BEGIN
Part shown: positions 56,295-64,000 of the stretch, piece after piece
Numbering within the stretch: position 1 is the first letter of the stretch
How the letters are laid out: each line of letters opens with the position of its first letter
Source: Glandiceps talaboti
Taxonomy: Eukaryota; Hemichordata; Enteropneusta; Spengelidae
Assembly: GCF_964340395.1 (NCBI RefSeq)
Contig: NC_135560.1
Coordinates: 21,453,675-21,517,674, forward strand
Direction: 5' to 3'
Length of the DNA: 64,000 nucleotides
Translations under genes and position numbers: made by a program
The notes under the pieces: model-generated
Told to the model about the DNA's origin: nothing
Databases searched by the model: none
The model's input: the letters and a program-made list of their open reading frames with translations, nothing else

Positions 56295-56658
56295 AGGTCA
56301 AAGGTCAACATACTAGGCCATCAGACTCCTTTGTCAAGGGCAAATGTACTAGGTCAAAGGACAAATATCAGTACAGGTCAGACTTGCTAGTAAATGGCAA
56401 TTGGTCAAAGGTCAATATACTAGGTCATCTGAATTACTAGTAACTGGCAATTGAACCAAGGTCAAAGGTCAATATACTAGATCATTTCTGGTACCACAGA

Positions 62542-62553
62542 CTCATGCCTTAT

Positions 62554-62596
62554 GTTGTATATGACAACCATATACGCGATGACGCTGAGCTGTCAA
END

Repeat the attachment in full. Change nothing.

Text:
Part shown: positions 56,295-64,000 of the stretch, piece after piece
Numbering within the stretch: position 1 is the first letter of the stretch
How the letters are laid out: each line of letters opens with the position of its first letter
Source: Glandiceps talaboti
Taxonomy: Eukaryota; Hemichordata; Enteropneusta; Spengelidae
Assembly: GCF_964340395.1 (NCBI RefSeq)
Contig: NC_135560.1
Coordinates: 21,453,675-21,517,674, forward strand
Direction: 5' to 3'
Length of the DNA: 64,000 nucleotides
Translations under genes and position numbers: made by a program
The notes under the pieces: model-generated
Told to the model about the DNA's origin: nothing
Databases searched by the model: none
The model's input: the letters and a program-made list of their open reading frames with translations, nothing else

Positions 56295-56658
56295 AGGTCA
56301 AAGGTCAACATACTAGGCCATCAGACTCCTTTGTCAAGGGCAAATGTACTAGGTCAAAGGACAAATATCAGTACAGGTCAGACTTGCTAGTAAATGGCAA
56401 TTGGTCAAAGGTCAATATACTAGGTCATCTGAATTACTAGTAACTGGCAATTGAACCAAGGTCAAAGGTCAATATACTAGATCATTTCTGGTACCACAGA

Positions 62542-62553
62542 CTCATGCCTTAT

Positions 62554-62596
62554 GTTGTATATGACAACCATATACGCGATGACGCTGAGCTGTCAA